green streets
Follow
Find tag "seattle"
34.4K views | +2 today
green streets
thoughts, ideas + dialogues on urban revitalization, smart growth + neighborhood development
Curated by Lauren Moss
Your new post is loading...
Your new post is loading...
Scooped by Lauren Moss
Scoop.it!

Seattle's New Streetlights Are 40-Foot-Tall Singing Flowers

Seattle's New Streetlights Are 40-Foot-Tall Singing Flowers | green streets | Scoop.it
The immense plants live under the Space Needle and blast anybody passing underneath with a harmony of voices.


Under the Space Needle, 40-foot-tall flowers acting both as lamps and troubadours that croon when people get near. The Pacific Science Center commissioned this trippy artwork for its novel design and use of solar electricity – the petals of each "flower" are studded with photovoltaic cells that allow them to shimmer in vibrant hues.

more...
Laura Brown's comment, August 27, 2013 8:22 PM
They'll look like an alien invasion in winter.
Scooped by Lauren Moss
Scoop.it!

praud: urban intervention for seattle center

praud: urban intervention for seattle center | green streets | Scoop.it
floating above the parkscape, this large balloon serves as a screen to announce events while interacting with visitors, altering states with the continuously changing atmospheric conditions.

Boston-based practice praud has proposed the 'seattle jelly bean' as an urban intervention for seattle center in washington, USA. Hearkening back to the old days, a large balloon hovers above the parkscape to serve as a beacon to announce events to the public. Doubling as a projection screen, the element interacts with visitors by altering states with the continuously changing atmospheric conditions or by demand of visitors. the floating object produces a microclimate ranging from fog, sunshine, clouds and rain. The paths of the park below are generated from entry points which address the general city grid, creating a topography of solids and voids. Varied heights allow for different types of functions and fields generating different experiences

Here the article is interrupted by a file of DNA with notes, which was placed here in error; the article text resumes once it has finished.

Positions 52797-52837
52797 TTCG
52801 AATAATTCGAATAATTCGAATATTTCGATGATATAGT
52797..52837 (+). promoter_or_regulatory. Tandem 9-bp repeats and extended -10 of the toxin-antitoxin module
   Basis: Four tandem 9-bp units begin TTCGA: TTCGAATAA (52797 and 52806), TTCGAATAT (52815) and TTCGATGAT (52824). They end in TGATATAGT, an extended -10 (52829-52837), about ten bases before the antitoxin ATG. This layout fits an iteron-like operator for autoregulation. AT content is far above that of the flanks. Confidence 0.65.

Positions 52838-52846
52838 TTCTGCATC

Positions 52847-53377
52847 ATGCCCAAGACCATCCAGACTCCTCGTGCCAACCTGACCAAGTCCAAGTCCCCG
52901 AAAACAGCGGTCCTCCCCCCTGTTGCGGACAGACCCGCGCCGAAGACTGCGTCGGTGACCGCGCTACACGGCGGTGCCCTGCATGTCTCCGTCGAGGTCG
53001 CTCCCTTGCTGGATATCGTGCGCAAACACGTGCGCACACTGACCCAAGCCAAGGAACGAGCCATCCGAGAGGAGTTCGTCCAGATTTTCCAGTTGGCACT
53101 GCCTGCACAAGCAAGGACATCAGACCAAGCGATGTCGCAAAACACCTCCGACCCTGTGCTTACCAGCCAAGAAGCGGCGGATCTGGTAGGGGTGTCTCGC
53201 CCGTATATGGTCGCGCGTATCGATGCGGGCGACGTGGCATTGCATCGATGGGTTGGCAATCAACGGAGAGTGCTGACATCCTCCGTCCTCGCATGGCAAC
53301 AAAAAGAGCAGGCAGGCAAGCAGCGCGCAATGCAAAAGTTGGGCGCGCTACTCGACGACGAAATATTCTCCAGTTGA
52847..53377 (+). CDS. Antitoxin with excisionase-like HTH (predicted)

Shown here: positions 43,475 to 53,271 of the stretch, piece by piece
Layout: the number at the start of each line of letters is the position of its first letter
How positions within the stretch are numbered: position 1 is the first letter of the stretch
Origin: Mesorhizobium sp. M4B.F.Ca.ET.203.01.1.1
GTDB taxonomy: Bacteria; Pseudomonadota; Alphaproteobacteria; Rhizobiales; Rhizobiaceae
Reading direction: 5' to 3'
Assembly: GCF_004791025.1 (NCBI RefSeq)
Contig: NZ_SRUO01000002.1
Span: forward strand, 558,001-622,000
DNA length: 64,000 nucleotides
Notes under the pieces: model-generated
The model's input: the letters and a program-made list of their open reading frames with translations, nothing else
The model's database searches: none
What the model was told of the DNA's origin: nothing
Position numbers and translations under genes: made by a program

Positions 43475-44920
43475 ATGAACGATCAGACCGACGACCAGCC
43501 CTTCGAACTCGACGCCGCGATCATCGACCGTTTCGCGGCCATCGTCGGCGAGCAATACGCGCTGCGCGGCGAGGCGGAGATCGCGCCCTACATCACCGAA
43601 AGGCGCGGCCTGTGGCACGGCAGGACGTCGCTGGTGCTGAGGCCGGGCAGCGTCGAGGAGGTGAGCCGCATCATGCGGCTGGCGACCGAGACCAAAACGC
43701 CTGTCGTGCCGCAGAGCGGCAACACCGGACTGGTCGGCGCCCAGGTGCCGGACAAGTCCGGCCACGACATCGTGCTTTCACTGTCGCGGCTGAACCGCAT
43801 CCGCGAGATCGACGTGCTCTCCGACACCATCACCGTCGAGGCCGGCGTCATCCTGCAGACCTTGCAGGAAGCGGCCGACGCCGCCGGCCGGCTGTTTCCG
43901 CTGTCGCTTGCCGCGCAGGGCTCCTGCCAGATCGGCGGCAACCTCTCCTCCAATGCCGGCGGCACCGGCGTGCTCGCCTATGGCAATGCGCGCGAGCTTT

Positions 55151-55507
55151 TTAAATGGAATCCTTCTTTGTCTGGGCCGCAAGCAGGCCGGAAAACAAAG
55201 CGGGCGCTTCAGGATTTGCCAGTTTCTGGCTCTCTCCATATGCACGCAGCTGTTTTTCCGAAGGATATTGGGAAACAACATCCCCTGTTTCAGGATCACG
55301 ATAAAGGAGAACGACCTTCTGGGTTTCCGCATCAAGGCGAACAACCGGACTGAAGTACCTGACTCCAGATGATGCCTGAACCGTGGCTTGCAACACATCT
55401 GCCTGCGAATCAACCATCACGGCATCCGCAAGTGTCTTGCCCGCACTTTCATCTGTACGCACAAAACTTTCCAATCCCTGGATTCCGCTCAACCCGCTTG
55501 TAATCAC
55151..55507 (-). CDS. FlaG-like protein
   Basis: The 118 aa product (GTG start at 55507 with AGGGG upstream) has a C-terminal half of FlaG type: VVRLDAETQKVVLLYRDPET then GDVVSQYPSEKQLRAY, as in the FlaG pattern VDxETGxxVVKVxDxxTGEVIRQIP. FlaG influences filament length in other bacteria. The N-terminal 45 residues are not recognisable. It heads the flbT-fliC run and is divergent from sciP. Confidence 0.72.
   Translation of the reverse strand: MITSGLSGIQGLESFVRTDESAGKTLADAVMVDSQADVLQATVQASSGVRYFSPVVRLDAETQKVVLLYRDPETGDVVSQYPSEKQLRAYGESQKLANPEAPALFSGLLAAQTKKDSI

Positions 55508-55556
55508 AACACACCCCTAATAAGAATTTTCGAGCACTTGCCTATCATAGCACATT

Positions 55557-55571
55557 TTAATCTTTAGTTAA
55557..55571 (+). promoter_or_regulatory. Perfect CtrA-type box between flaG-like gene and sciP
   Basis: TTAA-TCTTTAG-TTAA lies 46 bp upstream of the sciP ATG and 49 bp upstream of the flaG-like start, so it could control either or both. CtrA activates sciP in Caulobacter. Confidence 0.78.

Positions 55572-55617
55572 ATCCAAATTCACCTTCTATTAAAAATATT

for pedestrians and joggers...

more...
No comment yet.
Scooped by Lauren Moss
Scoop.it!

Getting Greener: Seattle's eco-district nearing reality

Getting Greener: Seattle's eco-district nearing reality | green streets | Scoop.it
Attempting to better integrate the green agenda into local planning, the Bullitt Foundation, a Seattle nonprofit focusing on sustainability, awarded $50,000 last spring to the city’s Capitol Hill Housing Foundation to conduct a feasibility study for a neighborhood “eco-district.”

The foundation hired local firm GGLO to complete the study, and the firm last month began providing recommendations, including increased affordable housing, a community orchard, and a storm-water management system.

As Capitol Hill Housing Sustainable Communities manager Alex Brennan explained, the district planning unites neighborhood infrastructure and building design, considering energy, water, materials, transportation, and habitat. Proponents consider it a more unified alternative to LEED for neighborhood development.

“We see Capitol Hill as a catalyst for this type of planning, as the densest community in the northwest,” noted Chris Persons, executive director of Capitol Hill Housing...

more...
No comment yet.
Scooped by Lauren Moss
Scoop.it!

Low-Hanging Fruit: Can an Edible Forest Take Root in Seattle? - Environment - GOOD

Low-Hanging Fruit: Can an Edible Forest Take Root in Seattle? - Environment - GOOD | green streets | Scoop.it
Imagine if your neighborhood park doubled as a communal orchard. Out of fruit in the fridge? Just stroll down the block and pluck the first ripe pear you see. It may sound like a hippie fantasy, but residents of Seattle's Beacon Hill neighborhood could soon be living that dream, with a community group planning to break ground on the country's largest "food forest" this summer.

According to longtime Beacon Hill resident Glenn Herlihy, the working-class neighborhood is sparse on public green space, despite having acres of grassland spread out around around a long-defunct reservoir. While taking a class on permaculture—the agricultural philosophy that mimics the dynamics of a natural ecosystem—Herlihy and collaborators used their final project to come up with a plan to "to regenerate this land back into something edible and natural."

The result was what Herlihy calls a "dream design." "There were no boundaries here, we just kind of went nuts and designed the most sustainable beautiful garden we could think of," he says. The plan created the groundwork for the formation of a community group, outreach efforts to neighbors and local bureaucracy, and, eventually, grants from the city. Now Friends of the Beacon Hill Food Forest is working with a landscape architect and volunteers to plan and execute the project...

more...
No comment yet.